Commander John Hanson recounts the extraordinary story of Liane, Priestess of the Flame.
econd officer, glanced curiously at Hendricks. "I see she's made one friend, anyway," he said. "Don't let yourself slip, my boy; I've run across her kind before. They're dangerous."
"Thanks, but the warning's not necessary, Mr. Kincaide," replied Hendricks stiffly, an angry flush mounting to his checks. "I merely expressed a requested opinion."
"We'll let that phase of it drop, gentlemen," I cut in sharply, as I saw Kincaide's eyes flash. Trust a woman to stir up strife and ill-feeling! "What shall we do with her?"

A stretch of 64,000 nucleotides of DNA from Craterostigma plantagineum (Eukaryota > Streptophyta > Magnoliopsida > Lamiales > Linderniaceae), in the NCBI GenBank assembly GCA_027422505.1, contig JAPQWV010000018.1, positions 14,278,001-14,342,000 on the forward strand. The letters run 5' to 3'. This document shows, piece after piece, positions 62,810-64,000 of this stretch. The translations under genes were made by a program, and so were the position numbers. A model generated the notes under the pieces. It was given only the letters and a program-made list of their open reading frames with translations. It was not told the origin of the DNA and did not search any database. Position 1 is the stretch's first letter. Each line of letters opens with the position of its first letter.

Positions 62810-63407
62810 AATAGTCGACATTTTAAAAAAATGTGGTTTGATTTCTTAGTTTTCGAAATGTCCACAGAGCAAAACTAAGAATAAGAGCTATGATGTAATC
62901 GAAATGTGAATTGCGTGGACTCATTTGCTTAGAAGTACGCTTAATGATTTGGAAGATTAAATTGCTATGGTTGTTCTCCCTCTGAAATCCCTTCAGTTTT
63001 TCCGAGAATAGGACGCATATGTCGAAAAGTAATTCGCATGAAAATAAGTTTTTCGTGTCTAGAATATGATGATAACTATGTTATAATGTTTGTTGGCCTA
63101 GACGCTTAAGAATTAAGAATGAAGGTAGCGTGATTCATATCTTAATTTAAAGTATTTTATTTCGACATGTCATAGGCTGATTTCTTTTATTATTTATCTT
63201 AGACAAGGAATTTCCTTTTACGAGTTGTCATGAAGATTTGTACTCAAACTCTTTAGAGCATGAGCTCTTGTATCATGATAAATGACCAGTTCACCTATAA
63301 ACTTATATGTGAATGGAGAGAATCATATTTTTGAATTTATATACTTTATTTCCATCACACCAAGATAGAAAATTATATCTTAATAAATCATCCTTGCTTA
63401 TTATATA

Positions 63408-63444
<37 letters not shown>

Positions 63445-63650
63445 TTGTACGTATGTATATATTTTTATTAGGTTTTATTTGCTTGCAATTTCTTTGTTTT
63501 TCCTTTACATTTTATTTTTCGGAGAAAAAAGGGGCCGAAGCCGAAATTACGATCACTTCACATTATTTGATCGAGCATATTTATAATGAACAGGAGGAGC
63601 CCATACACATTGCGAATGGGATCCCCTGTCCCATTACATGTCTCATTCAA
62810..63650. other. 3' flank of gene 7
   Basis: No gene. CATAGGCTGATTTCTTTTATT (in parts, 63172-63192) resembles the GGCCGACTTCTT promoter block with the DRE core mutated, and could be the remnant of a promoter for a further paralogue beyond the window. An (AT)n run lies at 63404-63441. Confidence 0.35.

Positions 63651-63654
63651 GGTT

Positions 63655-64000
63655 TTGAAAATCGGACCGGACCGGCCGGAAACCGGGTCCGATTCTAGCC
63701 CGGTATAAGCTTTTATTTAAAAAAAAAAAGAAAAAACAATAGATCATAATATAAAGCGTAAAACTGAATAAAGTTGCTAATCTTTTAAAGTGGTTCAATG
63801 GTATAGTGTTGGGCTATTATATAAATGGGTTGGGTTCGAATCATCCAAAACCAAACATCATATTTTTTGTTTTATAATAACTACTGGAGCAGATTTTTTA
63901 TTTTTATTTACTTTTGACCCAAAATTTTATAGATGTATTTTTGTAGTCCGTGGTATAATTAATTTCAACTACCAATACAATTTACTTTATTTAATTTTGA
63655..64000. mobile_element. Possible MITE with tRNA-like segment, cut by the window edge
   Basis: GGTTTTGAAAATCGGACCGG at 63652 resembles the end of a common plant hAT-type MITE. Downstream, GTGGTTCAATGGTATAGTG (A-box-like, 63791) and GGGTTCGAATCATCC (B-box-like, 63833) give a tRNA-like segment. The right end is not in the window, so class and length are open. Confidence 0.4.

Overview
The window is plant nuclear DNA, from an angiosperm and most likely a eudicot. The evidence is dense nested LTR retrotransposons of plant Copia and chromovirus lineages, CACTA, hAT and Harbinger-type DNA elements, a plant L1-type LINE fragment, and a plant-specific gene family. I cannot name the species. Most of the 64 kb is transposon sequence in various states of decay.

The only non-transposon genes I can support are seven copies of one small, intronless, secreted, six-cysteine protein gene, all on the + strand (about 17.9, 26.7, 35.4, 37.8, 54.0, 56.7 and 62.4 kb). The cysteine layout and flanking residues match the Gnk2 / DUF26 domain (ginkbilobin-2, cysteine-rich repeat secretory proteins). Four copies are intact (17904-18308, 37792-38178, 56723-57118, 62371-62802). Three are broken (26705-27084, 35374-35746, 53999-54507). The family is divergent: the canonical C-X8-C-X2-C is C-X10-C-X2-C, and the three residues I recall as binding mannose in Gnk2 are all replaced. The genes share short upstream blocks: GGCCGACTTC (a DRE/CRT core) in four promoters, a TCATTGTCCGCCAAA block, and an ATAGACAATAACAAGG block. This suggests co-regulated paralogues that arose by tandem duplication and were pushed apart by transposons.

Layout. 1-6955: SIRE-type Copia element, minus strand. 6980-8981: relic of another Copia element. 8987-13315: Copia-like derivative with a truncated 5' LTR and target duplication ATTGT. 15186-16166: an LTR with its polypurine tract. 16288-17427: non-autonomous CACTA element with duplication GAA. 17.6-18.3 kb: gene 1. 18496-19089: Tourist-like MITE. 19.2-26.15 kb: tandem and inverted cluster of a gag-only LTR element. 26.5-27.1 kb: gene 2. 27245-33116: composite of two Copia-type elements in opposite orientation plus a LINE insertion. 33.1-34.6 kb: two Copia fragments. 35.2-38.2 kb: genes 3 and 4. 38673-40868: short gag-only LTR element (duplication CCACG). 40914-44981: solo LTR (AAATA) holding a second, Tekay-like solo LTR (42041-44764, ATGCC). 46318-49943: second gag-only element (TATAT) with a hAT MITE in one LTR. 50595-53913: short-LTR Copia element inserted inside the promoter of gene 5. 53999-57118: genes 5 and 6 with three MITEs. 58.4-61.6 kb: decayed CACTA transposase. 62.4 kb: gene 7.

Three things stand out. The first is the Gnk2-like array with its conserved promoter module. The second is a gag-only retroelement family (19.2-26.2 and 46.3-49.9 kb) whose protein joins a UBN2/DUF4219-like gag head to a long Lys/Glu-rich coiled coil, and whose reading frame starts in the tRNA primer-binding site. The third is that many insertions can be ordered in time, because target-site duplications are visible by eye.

"I believe, sir," said Correy, "that we'd be nice to her. Treat her as an honored guest; make the best of a bad situation. If she's what the Chief thought she is, the boss of this outfit we've got to lick, then there's no need of stroking her the wrong way, as I see it."
"And you, Mr. Kincaid?"
"I see no other way out of it. Under the circumstances, we can't treat her like a common culprit; both her position and her sex would prevent."
"Very well, then; we
The stunningly beautiful leader of the Flame Cult stows away on John Hanson's space ship that is on its way to her planet to suppress the mutiny of the otherwise lumpy natives.
She is seemingly the only woman in the story, but it doesn't make much difference, because all the characters are cardboard, and the plot is a waste of time.